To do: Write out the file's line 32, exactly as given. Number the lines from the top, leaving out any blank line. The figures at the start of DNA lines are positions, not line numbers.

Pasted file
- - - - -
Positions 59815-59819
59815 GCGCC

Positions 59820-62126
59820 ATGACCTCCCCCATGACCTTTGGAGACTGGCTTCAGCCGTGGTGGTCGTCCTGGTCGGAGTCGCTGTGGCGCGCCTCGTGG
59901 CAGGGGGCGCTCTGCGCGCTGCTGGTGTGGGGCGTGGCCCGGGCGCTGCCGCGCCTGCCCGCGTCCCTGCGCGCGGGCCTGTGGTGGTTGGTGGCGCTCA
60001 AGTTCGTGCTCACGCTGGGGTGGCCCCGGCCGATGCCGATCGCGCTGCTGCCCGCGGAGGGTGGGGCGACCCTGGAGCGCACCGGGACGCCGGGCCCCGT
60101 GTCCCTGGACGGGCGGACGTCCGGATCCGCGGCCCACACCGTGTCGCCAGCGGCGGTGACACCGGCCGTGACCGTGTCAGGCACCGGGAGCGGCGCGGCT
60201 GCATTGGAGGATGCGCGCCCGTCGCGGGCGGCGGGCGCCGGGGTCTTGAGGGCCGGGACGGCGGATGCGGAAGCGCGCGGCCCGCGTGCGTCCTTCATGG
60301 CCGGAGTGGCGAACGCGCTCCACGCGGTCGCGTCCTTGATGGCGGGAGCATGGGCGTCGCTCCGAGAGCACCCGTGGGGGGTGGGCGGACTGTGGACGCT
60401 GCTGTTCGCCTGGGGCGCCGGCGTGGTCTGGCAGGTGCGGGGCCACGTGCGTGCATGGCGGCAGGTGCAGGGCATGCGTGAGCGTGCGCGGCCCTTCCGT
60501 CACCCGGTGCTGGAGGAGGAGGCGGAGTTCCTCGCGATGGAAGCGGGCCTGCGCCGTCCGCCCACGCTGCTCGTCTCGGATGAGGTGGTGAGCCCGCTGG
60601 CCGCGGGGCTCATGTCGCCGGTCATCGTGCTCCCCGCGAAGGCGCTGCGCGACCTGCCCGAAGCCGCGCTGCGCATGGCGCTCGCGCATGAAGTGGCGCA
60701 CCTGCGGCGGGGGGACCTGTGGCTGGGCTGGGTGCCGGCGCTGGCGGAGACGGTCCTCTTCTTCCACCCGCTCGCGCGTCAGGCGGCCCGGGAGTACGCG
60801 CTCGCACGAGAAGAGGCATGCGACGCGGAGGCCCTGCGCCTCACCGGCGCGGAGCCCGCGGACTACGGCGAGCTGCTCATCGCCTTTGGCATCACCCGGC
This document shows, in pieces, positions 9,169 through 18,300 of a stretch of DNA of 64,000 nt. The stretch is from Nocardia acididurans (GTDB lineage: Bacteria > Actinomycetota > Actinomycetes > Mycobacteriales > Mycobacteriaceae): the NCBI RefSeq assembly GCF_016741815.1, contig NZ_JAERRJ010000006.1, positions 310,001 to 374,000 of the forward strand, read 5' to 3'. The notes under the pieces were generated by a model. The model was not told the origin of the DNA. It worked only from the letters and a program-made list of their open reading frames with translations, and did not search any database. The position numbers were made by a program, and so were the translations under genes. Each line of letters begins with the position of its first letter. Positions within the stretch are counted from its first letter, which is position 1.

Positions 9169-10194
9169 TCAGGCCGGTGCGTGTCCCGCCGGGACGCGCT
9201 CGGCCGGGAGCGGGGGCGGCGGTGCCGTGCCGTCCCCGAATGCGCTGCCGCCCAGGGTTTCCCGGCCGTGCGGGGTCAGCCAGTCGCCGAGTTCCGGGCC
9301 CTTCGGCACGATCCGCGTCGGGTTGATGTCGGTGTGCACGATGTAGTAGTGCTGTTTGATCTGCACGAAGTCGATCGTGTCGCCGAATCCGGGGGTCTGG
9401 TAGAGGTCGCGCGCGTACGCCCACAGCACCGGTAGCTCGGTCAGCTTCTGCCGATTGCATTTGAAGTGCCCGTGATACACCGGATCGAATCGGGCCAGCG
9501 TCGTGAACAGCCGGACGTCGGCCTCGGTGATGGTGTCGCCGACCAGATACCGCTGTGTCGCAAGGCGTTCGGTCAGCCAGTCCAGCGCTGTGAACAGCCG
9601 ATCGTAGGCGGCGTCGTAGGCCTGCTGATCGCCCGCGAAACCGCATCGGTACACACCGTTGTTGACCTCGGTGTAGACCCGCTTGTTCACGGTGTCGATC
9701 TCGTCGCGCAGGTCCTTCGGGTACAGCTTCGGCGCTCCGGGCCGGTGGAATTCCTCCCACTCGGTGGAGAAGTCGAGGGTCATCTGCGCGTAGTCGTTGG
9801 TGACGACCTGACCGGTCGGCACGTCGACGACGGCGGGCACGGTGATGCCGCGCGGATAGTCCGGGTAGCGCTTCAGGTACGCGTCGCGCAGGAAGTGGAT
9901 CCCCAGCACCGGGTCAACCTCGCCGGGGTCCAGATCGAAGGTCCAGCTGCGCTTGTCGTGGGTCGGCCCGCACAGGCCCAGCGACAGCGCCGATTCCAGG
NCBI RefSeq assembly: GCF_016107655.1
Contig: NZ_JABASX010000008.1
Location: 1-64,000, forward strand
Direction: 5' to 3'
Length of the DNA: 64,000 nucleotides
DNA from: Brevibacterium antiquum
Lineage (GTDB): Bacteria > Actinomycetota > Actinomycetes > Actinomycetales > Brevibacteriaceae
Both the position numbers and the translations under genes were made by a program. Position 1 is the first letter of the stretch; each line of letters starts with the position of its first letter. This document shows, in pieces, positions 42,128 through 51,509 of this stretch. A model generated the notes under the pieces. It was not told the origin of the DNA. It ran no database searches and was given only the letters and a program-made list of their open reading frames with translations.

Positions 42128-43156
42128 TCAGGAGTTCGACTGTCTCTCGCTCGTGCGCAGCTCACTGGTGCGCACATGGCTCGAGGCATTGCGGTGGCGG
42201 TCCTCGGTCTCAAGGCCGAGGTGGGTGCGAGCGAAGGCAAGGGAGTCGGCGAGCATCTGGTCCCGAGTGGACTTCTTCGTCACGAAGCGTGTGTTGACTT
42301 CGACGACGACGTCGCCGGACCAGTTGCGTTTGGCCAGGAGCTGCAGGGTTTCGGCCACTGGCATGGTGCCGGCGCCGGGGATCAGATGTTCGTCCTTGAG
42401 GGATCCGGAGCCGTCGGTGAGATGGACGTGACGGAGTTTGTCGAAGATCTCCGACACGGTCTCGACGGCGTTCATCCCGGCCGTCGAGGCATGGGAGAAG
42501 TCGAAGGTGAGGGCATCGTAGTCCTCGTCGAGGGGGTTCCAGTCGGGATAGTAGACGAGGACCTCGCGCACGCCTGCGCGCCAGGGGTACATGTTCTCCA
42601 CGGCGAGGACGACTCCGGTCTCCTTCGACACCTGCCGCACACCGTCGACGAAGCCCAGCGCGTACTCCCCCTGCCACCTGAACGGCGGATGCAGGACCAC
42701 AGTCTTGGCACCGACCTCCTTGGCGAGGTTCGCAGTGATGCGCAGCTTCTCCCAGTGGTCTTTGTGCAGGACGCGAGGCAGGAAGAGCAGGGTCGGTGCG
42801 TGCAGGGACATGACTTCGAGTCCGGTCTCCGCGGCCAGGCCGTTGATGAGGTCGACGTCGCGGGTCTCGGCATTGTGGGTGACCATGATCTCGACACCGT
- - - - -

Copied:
Lineage (GTDB): Bacteria > Actinomycetota > Actinomycetes > Actinomycetales > Brevibacteriaceae